National education in Hong Kong

CE shelves national education guidelines after panel report

PUBLISHED : Monday, 08 October, 2012, 2:15pm
UPDATED : Wednesday, 20 June, 2018, 4:42pm

After months of controversy, Chief Executive Leung Chun-ying announced on Monday afternoon that he would not withdraw the national education course, but would shelve the course guidelines that concern many Hongkongers.

Dismissing calls for a complete withdrawal of the subject, Leung accepted Monday’s recommendations by a government-appointed committee that the course was important and should be taught in schools.

Since schools were free to decide independently whether to teach the course, there was no need to withdraw it, he said.

“I announce the government accepts the committee’s view that moral, national and civil education is an important part of education. Therefore, it is a matter of course that students study the subject,” Leung said.

His latest announcement was in line with his U-turn of September 8, when he announced that the course would not be compulsory.

“I thank the committee for supporting the major policy change the government made on September 8,” Leung said on Monday. “This policy change allows schools and sponsoring bodies to decide whether to teach the subject, when to teach it and how to teach it. I agree with the committee’s conclusion that there is no need to withdraw the subject.”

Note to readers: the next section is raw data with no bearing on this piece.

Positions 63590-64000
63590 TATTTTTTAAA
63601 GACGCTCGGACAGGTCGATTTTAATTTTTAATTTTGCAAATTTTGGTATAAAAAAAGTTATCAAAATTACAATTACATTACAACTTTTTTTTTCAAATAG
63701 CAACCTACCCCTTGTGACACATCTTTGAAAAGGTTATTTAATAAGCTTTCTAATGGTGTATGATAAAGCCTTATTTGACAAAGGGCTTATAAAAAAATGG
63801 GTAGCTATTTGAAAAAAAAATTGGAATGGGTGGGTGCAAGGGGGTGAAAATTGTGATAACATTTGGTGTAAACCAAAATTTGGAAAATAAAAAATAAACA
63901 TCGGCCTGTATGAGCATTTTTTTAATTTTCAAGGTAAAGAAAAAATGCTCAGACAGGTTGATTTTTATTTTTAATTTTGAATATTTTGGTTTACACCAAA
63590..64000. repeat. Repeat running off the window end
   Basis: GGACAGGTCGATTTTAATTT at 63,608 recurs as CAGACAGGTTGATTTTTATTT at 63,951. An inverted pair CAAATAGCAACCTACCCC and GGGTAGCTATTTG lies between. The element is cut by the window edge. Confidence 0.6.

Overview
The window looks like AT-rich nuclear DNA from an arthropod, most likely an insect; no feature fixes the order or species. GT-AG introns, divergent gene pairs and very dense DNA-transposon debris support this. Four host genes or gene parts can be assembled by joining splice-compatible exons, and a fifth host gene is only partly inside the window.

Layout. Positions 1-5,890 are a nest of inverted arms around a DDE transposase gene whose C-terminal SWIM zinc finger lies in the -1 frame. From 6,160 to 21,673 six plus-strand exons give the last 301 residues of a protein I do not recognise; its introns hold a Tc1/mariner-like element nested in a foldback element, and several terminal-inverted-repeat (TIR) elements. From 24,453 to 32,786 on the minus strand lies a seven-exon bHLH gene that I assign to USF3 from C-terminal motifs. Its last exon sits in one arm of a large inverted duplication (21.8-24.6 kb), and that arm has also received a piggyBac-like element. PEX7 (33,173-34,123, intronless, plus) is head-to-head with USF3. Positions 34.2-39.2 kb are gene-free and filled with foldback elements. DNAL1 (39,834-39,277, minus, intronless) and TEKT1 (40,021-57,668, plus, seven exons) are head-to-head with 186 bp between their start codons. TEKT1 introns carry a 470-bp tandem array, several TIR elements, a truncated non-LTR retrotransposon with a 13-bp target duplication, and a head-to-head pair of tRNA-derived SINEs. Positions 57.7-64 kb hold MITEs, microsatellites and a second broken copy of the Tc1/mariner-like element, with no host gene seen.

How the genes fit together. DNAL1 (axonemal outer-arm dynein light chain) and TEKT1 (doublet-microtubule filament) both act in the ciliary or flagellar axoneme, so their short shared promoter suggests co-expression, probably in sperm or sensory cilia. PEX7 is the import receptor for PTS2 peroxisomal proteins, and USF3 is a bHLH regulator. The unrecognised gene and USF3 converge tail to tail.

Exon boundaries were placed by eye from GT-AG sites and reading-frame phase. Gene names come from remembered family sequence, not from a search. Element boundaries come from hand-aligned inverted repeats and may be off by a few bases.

Leung was speaking at a press conference after the Committee on the Implementation of Moral and National Education held its third and final meeting to discuss the issue.

Earlier on Monday, committee chairwoman Anna Wu Hung-yuk said that all except two members of the committee had agreed that the guidelines on teaching the subject had caused unease in the community, and should be shelved.

Protesters opposed to national education, including students, parents and teachers, have said that as long as the guidelines exist the government can revive the subject at any time.

Leung, who did not take any questions during his two-minute statement at the press conference, said he hoped Monday’s developments would end months of argument over the curriculum.

The argument had been “divisive”, casting a negative impact on classes and school operations, he said.

“I hope that through the efforts of this widely representative committee, and the government’s acceptance of its recommendations, the argument will be over, mutual trust in the community will be rebuilt and students can study in an interference-free environment,” he said.

The national education curriculum became a challenge for Leung after he took office in July.

Tens of thousands of protesters camped out near the government headquarters for 10 days last month. Some went on a hunger strike while university students boycotted classes.

That action resulted in the government’s climbdown on the issue, giving public schools the option of implementing the subject rather than making the classes compulsory.

Officials say the subject will instil national pride but opponents are concerned it could be turned into a tool for indoctrination.